Trish

As a hospital chaplain in Ontario, I had been privileged to support patients and their families through the MAiD process. I considered myself lucky to be able to advocate for those who wished to retain or regain some important control in their life by being able to decide when they will die. But that experience only slightly prepared me for the emotional rollercoaster ahead when my husband, John, was diagnosed with stage four esophageal cancer and told me he absolutely wanted medical assistance in his death.

Before we even talked about treatment, John was clear about how he wanted to die.  That was hard to hear because at that time all anyone else was thinking was how we had to fight this terrible disease. It wasn’t that John wanted to die–no, he wanted very much to live–but he was certain right from the start about what he didn’t want. I can’t say that I was shocked; this was John through and through. But I was shocked that this was happening to us. Suddenly, I found myself in the shoes of the family members I had supported, struggling with their own denial of the reality of the diagnosis confronting them, and at the same time trying to catch up with our loved ones who were miles ahead in their own decision-making.

One night, not quite four months from diagnosis, with radiation and chemo treatments tried and abandoned, John said he’d had enough. Although I had backed his decision to be assessed and accepted in his MAiD request, suddenly it was here. It was going to happen.  It wasn’t just an idea anymore. I was willing to give it some more time, to cherish those good days that made suffering through the bad days somehow worth it. But John was ready and I had to catch up and get on board.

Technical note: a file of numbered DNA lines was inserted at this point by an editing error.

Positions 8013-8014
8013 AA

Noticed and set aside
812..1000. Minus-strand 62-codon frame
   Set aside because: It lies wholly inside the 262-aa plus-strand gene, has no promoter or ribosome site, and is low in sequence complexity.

We set a date for two weeks hence, and I got my head around that and we felt settled and at peace. Then, just a few days later, John’s health took a turn and it was determined that he was actively dying. I had a feeling that with everything settled, John felt secure enough to begin to let go. I contacted our MAiD provider and their response was compassionate and immediate. I am so very grateful for the newly added waiver of consent clause because, by then, John was no longer able to affirm his request for an assisted death.  All of this happened far sooner than I had planned but, more importantly, it happened just soon enough for John. His passing was peaceful, at home, and with me holding his hand.

After John had died, I thought about how different grief from a MAiD death could be for families. Certainly, there were people I felt I couldn’t share our full story with for fear of judgment. Surely, I thought, there had to be a support group for those encountering this special and sometimes isolating kind of grief.  My search led me to the Dying With Dignity folks who pointed me to Bridge 4 You.  The support I received here was just what I hoped for: being able to talk with someone who had experienced what I had, who understood the complex emotions before and after MAiD. I’ve since recommended Bridge 4 You to the MAiD families I have cared for in our community’s health network. This is such important and helpful work you do. Thank you, Bridge 4 You volunteers!